Tajuana Ross, aka ‘The LinkedIn Professor’, led the workshop and shared 5 mistakes we often make with LinkedIn. She was incredible and the level that she understands LinkedIn and how it works together with Google algorithms is nothing short of amazing. I mean, just take some time to check out her LinkedIn profile.
Here’s a recap of the lessons shared:
Mistake #5 – Ignoring LinkedIn.
Tajuana says, “If LinkedIn is not part of your overall social media strategy, you have a branding problem.” LinkedIn is all about establishing your professional brand. It’s the only place where people come specifically to network and do business. This means that you should make time for it. No excuses.
Mistake #4 – No photo. Bad photo. Wrong photo.
First impressions are powerful, right? On LinkedIn, the first thing that most people see – aside from your name – is your profile photo. “When people see your picture online, within a nanosecond, they have judged you, your trustworthiness and your competence.” The only kind of acceptable photo on LinkedIn is a professional headshot. Nothing else works. Not even bathroom selfies. 🙂
Mistake #3 – Using the Default Headline
If you use the default headline on LinkedIn – which generally is your most recent job title – you are telling people that you’re not putting any effort into standing out. You should have a headline that causes people to do something, like click on your profile to learn more about you.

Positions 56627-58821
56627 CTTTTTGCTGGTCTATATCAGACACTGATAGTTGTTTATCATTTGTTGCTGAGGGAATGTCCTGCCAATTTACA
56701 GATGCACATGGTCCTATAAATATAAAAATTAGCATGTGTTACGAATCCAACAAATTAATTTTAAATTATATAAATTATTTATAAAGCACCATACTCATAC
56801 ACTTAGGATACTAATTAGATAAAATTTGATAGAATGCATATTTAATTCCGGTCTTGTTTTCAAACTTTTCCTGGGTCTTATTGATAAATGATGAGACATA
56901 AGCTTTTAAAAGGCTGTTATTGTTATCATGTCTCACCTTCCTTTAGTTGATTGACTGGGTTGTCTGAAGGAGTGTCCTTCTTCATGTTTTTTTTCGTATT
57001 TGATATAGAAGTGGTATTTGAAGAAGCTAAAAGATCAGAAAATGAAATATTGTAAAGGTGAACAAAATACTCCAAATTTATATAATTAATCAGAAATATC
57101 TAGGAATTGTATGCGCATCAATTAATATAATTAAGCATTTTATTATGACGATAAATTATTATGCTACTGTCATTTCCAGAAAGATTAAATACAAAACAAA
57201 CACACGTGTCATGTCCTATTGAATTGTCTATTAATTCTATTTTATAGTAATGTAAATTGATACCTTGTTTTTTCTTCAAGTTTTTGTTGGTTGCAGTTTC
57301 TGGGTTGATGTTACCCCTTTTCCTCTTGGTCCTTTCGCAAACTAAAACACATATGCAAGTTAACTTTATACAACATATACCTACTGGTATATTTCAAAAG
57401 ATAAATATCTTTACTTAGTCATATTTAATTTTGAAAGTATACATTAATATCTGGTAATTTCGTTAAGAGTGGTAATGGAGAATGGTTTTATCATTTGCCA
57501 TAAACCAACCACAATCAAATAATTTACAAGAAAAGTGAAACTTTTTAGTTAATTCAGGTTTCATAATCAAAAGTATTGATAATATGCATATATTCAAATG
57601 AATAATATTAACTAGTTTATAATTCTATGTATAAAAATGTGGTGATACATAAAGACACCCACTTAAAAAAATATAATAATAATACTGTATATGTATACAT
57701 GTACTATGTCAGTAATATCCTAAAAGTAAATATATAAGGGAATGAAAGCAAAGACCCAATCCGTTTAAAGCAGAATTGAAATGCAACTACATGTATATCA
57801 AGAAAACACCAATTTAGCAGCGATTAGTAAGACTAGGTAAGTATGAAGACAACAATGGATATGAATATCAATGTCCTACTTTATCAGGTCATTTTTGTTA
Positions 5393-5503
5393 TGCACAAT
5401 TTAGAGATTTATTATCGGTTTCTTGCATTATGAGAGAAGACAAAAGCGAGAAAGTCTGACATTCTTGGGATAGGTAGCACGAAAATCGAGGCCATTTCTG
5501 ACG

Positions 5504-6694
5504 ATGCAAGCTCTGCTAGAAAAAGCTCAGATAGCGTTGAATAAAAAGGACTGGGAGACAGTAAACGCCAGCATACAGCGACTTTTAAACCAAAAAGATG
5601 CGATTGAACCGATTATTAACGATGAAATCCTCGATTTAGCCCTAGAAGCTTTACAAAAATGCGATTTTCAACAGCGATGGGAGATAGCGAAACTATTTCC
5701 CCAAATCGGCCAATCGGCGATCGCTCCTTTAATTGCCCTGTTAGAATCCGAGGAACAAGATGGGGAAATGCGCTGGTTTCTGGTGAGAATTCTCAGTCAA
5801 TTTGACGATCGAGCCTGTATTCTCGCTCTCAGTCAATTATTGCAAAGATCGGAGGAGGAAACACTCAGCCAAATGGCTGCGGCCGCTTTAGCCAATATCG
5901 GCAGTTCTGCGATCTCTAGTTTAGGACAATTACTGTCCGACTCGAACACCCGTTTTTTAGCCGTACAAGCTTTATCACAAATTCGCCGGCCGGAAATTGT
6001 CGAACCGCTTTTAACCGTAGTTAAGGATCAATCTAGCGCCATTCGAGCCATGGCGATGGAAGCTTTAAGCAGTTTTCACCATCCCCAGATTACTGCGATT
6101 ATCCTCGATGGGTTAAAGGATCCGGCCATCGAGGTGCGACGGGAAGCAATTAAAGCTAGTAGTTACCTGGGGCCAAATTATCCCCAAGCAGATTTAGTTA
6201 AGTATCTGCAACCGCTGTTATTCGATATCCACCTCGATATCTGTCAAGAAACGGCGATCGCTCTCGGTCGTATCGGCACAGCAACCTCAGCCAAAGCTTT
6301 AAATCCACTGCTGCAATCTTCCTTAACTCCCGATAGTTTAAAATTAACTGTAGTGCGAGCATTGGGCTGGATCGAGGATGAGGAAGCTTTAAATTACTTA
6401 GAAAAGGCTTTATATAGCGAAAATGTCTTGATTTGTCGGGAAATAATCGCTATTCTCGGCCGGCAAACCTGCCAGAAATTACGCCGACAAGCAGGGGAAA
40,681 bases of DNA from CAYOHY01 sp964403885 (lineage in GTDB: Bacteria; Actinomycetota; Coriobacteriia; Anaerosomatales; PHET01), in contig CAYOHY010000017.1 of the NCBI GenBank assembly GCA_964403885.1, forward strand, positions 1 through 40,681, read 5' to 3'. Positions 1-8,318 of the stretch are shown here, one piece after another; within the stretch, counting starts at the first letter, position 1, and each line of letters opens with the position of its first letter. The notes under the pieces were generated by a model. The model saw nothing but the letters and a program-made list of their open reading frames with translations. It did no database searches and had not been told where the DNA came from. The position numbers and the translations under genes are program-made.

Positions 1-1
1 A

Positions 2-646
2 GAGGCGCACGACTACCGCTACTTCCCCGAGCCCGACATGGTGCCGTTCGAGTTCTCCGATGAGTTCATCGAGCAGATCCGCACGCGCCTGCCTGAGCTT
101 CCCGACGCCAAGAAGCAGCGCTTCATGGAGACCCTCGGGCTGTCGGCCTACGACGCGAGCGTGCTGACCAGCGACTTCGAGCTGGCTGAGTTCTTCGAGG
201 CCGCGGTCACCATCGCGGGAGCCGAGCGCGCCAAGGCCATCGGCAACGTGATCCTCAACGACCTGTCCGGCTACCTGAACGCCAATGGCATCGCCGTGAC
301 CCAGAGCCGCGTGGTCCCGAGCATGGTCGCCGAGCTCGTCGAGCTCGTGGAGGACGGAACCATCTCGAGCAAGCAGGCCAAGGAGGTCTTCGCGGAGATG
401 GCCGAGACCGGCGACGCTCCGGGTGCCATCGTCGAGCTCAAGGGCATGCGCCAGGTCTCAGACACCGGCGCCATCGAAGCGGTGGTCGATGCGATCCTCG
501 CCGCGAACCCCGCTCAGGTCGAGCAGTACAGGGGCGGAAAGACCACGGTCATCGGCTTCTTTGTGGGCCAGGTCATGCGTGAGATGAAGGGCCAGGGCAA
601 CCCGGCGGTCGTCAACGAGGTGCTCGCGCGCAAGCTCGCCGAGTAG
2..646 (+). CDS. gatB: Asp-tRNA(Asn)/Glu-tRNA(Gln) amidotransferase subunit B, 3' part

Tajuana shared her headline formula with us which is:
your value proposition + keywords that describe what you do + a separator
You should also spend some time on this because “your headline is worth more than 40% of your overall profile.”
Mistake #2 – Omitting Your Summary
Just like your headline, your summary is also heavily weighted. I always thought it was more like a summary of your skills and experience. Tajuana tells us that you should tell the story of your professional life. Tell the story of how you got to where you are now. Why you do what you do. And tell it to us in the first person, not the third person. That helps you build relationships and gives people reasons to want to connect with you.
The other important thing Tajuana mentions is that you should have a call to action at the end of the summary that tells the reader what to do next. Something like, “Hey let’s meet for 15 minutes and have a virtual coffee” with a link to your online calendar.
Mistake #1 – Sending Generic Connection Requests
If you want to connect to someone and send the default connection request without personalizing it, Tajuana says you are “destroying your brand every single day.” Sending non-personalized connections is like walking up to someone at a networking meeting, handing them your card and walking away. Make time to personalize each and every connection request.
These are amazing right? I was blown away especially by mistakes 3 and 4. So that’s what I will be thinking about and spending time on over the next few months. I also grabbed Tajuana’s book and will be reading for more tips and inspiration.
My main takeaway: LinkedIn is not just a glorified resume. It’s an online networking tool.